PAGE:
Despite his rhetoric, Trump fully believes in deregulation, privatisation, and putting profit before people… Trump’s policies are based not on fairer trade, but on exploiting foreign countries, risking international tensions and dumping economic problems onto others.”
So says a recent letter signed by Global Justice Now, War on Want, Trade Justice Movement, National Union of Teachers and numerous other organisations. Trump may have pointed to these corporate trade deals as illustrations of how politics has been corrupted by big business, but he — as demonstrated by his appointment of corporate lobbyists and big business representatives to office — will make this even worse.
Doing an about-turn and supporting trade deals like CETA (now signed, but waiting for the European Parliament to vote on it), would be a terrible response to Trump’s criticism of such deals. TTIP, TPP, CETA et al. are bad for the climate, equality, democracy and social justice. So is Trump.
As the above letter concludes, defeating Trump (and ‘Trumpism’) requires not only stopping these trade deals, but building a democratic economy that works for everyone:
“To defeat the politics of racism and hatred represented by Trump and the far right in Europe, we call on politicians to support economic policies which will benefit the majority of people, which eradicate poverty, which create decent jobs, good quality public services and which halt climate change.”
Not that this is just (or even mainly) about politicians. It isn’t. Its about how we go forward collectively, as communities and societies, to determine how we want trade and our economies to work. In a way that doesn’t exacerbate inequality, marginalise or oppress, and that doesn’t fuel climate change and environmental injustice.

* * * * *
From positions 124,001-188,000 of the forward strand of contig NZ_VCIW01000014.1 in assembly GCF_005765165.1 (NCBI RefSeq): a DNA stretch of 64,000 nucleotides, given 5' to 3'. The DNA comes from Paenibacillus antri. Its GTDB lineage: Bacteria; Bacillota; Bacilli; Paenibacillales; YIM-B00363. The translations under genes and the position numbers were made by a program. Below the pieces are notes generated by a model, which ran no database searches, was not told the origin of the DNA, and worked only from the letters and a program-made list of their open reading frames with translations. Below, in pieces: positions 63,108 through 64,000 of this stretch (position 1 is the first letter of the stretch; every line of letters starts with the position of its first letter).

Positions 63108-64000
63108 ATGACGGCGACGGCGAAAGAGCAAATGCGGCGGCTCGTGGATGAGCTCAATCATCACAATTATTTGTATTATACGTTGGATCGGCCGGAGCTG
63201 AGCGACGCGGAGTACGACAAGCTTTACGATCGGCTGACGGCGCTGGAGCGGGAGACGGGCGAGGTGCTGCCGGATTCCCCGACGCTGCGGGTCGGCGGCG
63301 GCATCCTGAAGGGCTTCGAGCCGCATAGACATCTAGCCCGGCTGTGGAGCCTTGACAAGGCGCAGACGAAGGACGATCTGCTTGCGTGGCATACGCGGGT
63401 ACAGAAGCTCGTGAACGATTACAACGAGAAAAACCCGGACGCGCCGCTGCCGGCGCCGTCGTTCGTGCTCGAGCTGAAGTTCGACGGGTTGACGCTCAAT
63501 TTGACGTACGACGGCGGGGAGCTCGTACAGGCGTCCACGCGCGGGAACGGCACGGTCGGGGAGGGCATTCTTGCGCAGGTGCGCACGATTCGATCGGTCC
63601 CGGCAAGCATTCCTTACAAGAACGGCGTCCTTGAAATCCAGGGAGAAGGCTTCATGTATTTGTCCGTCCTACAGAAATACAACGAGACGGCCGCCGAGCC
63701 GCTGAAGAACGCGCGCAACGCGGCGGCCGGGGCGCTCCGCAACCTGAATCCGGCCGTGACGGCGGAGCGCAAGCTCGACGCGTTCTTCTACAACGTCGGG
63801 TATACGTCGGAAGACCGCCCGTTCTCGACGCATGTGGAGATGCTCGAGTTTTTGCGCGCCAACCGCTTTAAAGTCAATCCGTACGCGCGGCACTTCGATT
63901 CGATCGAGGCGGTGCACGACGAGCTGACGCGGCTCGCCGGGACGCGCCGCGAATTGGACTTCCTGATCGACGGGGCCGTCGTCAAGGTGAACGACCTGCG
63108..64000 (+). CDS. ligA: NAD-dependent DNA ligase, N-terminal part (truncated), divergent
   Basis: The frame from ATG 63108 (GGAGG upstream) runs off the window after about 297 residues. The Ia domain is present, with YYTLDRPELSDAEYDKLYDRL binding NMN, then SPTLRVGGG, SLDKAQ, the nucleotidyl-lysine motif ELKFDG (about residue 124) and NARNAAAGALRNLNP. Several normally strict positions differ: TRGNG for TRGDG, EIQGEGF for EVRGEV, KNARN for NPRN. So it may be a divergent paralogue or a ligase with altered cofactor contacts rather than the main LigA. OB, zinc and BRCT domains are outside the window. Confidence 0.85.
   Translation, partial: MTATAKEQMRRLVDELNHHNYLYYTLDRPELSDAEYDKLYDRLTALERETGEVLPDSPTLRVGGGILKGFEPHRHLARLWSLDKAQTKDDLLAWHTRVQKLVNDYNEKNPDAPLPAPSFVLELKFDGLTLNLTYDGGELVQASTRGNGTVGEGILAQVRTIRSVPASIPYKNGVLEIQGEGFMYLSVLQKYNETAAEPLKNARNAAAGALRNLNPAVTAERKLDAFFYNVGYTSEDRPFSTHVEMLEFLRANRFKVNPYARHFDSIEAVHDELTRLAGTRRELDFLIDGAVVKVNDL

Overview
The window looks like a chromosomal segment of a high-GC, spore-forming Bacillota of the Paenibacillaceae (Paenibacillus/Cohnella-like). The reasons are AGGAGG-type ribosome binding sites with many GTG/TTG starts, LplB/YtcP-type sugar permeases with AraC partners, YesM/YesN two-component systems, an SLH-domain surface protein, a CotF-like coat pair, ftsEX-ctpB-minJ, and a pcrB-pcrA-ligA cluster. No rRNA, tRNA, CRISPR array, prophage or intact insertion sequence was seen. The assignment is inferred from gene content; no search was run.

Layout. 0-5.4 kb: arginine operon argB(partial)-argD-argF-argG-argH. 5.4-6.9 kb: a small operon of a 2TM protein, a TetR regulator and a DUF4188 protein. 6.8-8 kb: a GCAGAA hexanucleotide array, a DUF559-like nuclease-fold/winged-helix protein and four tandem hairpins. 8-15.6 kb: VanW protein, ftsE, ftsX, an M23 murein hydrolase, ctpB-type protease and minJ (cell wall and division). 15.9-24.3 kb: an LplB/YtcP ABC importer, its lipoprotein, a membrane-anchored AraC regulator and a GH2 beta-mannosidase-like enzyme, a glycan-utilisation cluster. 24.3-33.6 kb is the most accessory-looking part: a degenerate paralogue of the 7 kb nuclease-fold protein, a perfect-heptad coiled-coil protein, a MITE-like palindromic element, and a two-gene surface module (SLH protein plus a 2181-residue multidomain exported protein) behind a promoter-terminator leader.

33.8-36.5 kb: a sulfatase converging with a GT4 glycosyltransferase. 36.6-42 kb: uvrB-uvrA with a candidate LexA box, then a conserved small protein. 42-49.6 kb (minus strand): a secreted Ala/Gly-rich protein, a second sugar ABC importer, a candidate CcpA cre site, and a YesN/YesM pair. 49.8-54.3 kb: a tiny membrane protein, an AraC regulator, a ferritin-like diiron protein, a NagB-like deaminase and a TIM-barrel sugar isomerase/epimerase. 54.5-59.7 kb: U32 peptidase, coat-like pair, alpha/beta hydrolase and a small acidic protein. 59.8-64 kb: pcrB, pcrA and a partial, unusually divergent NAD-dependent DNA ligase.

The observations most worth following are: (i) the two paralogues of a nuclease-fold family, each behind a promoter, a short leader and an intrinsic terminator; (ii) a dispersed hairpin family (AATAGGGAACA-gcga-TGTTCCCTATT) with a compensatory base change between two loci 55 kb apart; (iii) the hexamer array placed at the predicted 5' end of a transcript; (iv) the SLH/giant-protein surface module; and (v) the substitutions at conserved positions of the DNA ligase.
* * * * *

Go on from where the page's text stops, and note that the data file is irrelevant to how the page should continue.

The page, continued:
For the UK, faced with an impending but uncertain Brexit, discussions on the kind of principles trade policy should be based on, and the objectives it should fulfil, are overdue. As is a broader, civil society-led discussion about the shape of our society, particularly now that so much is on the table to be re-written.
Much more open and informed discussion is necessary, but it is not sufficient. We keep being shown by political leaders that if we leave it up to them, climate catastrophe is coming our way. Even if all the (non-binding) national emissions reductions pledges made under the Paris Agreement are met, it would take us to an expected warming of a devastating 3.5 degrees.
Which is why going forwards must, at heart, be about communities getting active and taking control, struggling against polluting, extractive projects, and fighting new fossil fuel infrastructure, climate-damaging projects or unjust false solutions. And, about solidarity with communities on the front line of climate injustice — and all kinds of injustice — all around the world. As a statement released by Friends of the Earth US on the day of Trump’s election said, “The People’s Revolution, the Standing Rock Sioux, the Movement for Black Lives and Keep it in the Ground activists will not go gentle into the night. We will fight to protect our land, air, water and the people who depend on them for survival.
Let us not go gentle into the night.